The Toyota Prius V remains the most fuel-efficient seven-seater available in Australia after more than three years on the market.
The largest member of the Japanese manufacturer’s hybrid family boasts combined cycle fuel consumption of 4.4 litres per 100km – edging its nearest rival, the diesel-powered Citroen Grand C4 Picasso, by the narrowest of margins (4.5L/100km combined), while undercutting its nearest petrol-powered competitor, the Mitsubishi Outlander SUV, by more than 40 per cent. The Outlander is available as an ultra-frugal plug-in hybrid, but that version only comes with five seats.
While its economy remains the class benchmark, the arrival of a number of new people-movers means the market is now much more competitive than the one the Prius V launched into in 2011.
As in that test, our focus here is the high-grade $46,490 Toyota Prius V i-Tech. It sits above the $35,990 entry model in the simple, two-variant line-up, and is positioned $7000 north of the flagship Rondo Platinum, $2500 above the sole Picasso Exclusive, and $1130 beneath the top-spec Odyssey VTi-L. The $40,490 Peugeot 5008 Active diesel is another frugal rival, while Kia’s larger Grand Carnival is available at various spec levels between $38,990-$56,290. Toyota even has an internal competitor in the shape of the ageing Tarago van (priced between $48,990-$70,665).
The Prius V i-Tech’s equipment list stacks up well against its rivals, and is a technological tour de force compared with the modestly specified base model.
Families will no doubt appreciate the i-Tech’s extra safety kit, which adds adaptive cruise control and a pre-collision safety system that uses a front-facing radar to detect obstacles, alert the driver of danger and hold the seatbelts tight in anticipation of a crash.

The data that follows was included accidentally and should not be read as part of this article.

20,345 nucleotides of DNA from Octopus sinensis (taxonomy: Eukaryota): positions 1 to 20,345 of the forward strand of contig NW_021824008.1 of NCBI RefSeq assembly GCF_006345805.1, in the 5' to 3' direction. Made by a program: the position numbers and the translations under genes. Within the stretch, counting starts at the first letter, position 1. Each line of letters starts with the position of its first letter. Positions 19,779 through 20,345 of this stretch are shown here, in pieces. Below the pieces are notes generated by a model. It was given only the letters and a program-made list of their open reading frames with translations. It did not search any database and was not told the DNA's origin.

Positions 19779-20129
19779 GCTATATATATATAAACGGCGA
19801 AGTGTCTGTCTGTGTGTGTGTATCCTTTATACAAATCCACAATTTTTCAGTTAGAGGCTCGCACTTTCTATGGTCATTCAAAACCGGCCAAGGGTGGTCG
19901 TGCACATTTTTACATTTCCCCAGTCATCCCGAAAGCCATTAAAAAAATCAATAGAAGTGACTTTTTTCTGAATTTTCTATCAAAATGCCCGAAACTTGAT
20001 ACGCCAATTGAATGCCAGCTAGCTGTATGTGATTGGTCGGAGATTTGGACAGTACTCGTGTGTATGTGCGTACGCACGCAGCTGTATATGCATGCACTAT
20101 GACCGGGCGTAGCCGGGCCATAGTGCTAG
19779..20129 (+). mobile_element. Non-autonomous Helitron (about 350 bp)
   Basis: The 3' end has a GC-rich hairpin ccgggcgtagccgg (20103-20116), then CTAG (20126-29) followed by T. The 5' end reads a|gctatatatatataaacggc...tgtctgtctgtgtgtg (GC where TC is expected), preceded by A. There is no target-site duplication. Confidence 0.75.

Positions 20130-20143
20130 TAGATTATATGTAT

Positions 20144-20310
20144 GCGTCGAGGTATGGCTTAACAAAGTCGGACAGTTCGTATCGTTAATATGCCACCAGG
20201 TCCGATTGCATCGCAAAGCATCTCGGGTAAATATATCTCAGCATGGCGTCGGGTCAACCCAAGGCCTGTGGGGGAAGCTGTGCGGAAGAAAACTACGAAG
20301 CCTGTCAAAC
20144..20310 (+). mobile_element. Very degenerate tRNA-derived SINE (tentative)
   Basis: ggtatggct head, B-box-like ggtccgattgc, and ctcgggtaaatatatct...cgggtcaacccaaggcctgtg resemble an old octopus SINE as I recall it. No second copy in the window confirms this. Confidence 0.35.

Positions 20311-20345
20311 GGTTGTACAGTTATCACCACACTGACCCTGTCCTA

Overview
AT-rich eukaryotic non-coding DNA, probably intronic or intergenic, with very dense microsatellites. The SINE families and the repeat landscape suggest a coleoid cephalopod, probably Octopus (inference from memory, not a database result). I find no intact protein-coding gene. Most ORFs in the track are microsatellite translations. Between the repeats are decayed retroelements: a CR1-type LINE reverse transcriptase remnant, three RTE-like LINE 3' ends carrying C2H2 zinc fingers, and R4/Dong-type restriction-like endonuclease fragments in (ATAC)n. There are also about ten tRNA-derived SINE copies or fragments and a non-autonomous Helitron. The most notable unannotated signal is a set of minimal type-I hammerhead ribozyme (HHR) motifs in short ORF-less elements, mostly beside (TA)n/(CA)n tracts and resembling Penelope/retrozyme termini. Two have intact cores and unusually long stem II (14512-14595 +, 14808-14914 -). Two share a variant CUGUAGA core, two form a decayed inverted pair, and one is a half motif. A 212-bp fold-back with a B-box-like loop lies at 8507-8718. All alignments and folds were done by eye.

They come on top of the Prius V’s standard safety package that features electronic stability control, a reverse-view camera, and seven airbags, including a driver’s knee bag and curtains that protect passengers in the third row.
The i-Tech also gains LED headlights, a panoramic sunroof, auto reverse parking, electrochromatic rear-view mirror, leather upholstery, heated front seats, and an eight-speaker JBL premium audio system with 7.0-inch touchscreen, satellite navigation and digital radio.
They add to the base model’s already standard 16-inch alloy wheels, fog-lights, auto headlights, keyless entry with push-button start, dual-zone climate control, head-up display, USB port and Bluetooth phone connectivity with audio streaming.
The Prius V’s dashboard will take most drivers some getting used to, with the instrument cluster positioned over the centre stack rather than behind the steering wheel. It’s no less functional than the conventional layout, though its monochrome display looks dated. So too does the central screen, which is easy to use but appears low-resolution and displays daggy graphics.
The textured grey plastics and grey leather used throughout the cabin do little to lift the old-school vibe, though there’s a feeling of quality to its buttons and controls and the way it fits together in general.
The centre console bin is tiny, but the twin gloveboxes and nine cupholders – including two in the third row – provide ample storage space. There’s also a clever compartment beneath the boot floor for stowing the cargo blind when the rearmost seats are in use.
Legroom in the second row is adequate, though the Prius V is class-topping for passenger comfort. Tilt and slide the 60:40 split seats forward and it’s a similar story in the third row, with a nicely tilted and supportive bench. Headroom for passengers six and seven also impresses, bettering that offered by the similarly sized Grand C4 Picasso and Rondo.